It’s been a long time since I’ve viewed photographs by someone other than my husband, and Donn and I both enjoyed the opportunity to experience a slice of life beautifully re-created through someone else’s eye. We wanted to visit the Weston Gallery, and spend time looking at other types of art as well. Carmel-by-the-Sea is full of galleries. But it was already well past 3; we needed to move on.

This part of California smells soo good. The air is spicy with the scents of juniper, cypress, cedar, wild sage, and eucalyptus. The coastline is rugged and rocky, the water is shades of aqua, turquoise, and indigo, and the hills are covered in…some kind of plant…in shades of rust and tan and a vivid deep green.


By the time we were driving through the towns just south of San Francisco, it was just before 6 p.m. Too soon to stop. We drove on through the town and over the Golden Gate Bridge. Disappointingly, the fog was so thick you couldn’t even see the top of the bridge itself, much less anything of the bay. We planned to stop just out of ‘Frisco to the north. This was a grave error on our part. You may have already noticed that it’s Labour Day Weekend, but we’ve been living out of suitcases since mid-July and haven’t readjusted completely to life in the US, and we’re fuzzy on dates most days.

Friday of Labour Day Weekend, in a trendy vacation spot, looking for lodging in the small coastal resort towns of Marin County, one of the nation’s more exclusive areas. Picture the Nomad family in their borrowed Dodge Intrepid with a surfboard strapped on top, slowly driving from town to town. In Stinson Beach there were no vacancies to be had at all. (I wanted to ask about the stables, but Donn wouldn’t let me) In Olema, there was one—a mere $150 for a room with two whole twin beds. It was dark of course, and here we were in an area of incredible scenic beauty, driving blind, seeing the occasional deer and a beautiful moonrise, but missing everything else. In Tomales, the Continental Inn (Providing Rest for Weary Travelers since 1889) had a sign saying they had vacancies and please ring for service, but no one came. In desperation, we finally did what we should have done all along—we turned around and headed over to Petaluma and from there up the 101—a bigger highway, more populated, and not nearly so trendy. We stayed in a wonderful, heavenly Best Western with two queen beds in Rohnert Park, checking in just before midnight, and crawling thankfully into our beds with nary a thought of writing a long blog post.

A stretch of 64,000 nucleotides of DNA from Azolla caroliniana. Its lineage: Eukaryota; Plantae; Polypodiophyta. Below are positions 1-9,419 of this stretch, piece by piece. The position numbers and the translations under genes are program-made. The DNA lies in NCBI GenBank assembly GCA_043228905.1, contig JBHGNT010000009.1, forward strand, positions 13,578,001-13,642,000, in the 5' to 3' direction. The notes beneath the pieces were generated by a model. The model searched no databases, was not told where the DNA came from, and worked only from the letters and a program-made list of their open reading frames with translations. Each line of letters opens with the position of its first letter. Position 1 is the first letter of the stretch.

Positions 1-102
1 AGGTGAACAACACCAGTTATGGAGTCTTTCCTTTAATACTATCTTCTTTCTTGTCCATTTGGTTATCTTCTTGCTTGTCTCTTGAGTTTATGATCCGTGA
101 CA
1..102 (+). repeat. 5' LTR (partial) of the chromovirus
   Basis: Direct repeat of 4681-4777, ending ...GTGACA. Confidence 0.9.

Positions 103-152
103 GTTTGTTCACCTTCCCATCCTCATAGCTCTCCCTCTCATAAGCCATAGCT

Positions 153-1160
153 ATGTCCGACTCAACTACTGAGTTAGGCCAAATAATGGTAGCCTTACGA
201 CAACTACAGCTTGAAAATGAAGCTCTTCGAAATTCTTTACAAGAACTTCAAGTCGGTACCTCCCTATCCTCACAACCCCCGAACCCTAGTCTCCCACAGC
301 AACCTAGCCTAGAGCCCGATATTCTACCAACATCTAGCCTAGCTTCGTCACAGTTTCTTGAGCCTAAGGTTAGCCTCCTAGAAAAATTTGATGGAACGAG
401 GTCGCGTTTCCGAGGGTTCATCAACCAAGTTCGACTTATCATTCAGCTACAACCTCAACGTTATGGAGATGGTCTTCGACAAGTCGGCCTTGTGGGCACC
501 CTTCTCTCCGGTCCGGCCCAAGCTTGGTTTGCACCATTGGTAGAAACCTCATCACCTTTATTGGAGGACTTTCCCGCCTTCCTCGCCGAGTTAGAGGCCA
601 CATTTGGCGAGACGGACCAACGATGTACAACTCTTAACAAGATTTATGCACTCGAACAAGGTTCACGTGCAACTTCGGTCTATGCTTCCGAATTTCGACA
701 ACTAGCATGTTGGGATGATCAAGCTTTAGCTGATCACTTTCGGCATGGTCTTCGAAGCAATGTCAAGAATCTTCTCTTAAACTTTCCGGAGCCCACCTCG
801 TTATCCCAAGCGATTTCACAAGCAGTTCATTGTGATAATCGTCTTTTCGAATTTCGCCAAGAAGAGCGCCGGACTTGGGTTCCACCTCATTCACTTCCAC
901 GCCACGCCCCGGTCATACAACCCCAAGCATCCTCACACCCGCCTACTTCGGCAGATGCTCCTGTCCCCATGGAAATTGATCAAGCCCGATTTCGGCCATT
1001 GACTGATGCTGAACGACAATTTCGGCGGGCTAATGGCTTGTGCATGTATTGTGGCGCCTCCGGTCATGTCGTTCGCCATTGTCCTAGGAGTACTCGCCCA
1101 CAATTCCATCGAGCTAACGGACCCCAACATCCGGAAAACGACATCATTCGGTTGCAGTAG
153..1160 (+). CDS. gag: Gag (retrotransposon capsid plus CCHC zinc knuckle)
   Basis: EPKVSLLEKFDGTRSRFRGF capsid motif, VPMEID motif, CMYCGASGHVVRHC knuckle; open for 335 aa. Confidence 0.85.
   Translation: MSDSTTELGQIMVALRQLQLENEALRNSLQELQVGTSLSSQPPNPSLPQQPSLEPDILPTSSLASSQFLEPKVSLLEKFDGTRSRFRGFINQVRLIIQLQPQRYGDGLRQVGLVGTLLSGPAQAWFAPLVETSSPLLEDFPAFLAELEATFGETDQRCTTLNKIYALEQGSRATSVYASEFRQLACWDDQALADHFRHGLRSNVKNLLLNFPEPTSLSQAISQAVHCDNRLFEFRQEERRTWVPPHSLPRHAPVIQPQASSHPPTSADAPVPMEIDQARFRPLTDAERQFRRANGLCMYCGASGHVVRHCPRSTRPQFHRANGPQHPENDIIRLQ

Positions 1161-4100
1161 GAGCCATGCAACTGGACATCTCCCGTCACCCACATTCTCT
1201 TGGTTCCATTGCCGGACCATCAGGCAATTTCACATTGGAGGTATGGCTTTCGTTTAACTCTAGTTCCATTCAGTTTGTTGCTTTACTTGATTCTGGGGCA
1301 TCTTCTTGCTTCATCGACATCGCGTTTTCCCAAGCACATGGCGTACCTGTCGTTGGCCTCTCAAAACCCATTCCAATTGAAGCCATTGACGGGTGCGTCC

The so-called continental breakfast was like nothing I ever had in France—it included make-your-own waffles, toast, boiled eggs, yogurt, fruit, cereal, muffins, and juice. There was even a bottle of Knott’s Boysenberry Syrup. We all chose different options according to taste, and everyone left happy—even the grown-ups, who still stopped by Starbucks for double espressos.

Today was gorgeous; sunny, warm, the sky that intense blue that presages the hue of autumnal skies. It felt like the first of September, actually. The weather was warm, but there was that hint of heaviness, that slant, to the light, and the vineyards we drove through, full of rich purple grape clusters, were beginning to show hints of red and yellow in their leaves. We went wine-tasting, bought fresh strawberries (that were every bit as good as Oregon berries, I must admit; they were super!) and ate them very quickly because they were so good, and continued up the 101.

We had initially planned to cut back over to the 1, but if we had, we’d probably still be just a few miles north of San Francisco. The 1 is gorgeous, if you don’t get fog, but it is very slow and windy. If your kids get car sick, forget it. Mine don’t, but even they were beginning to complain of tummy-aches. Instead, we headed north up 101, which heads through the Redwood Forest over to the coast, where it joins the 1 anyway.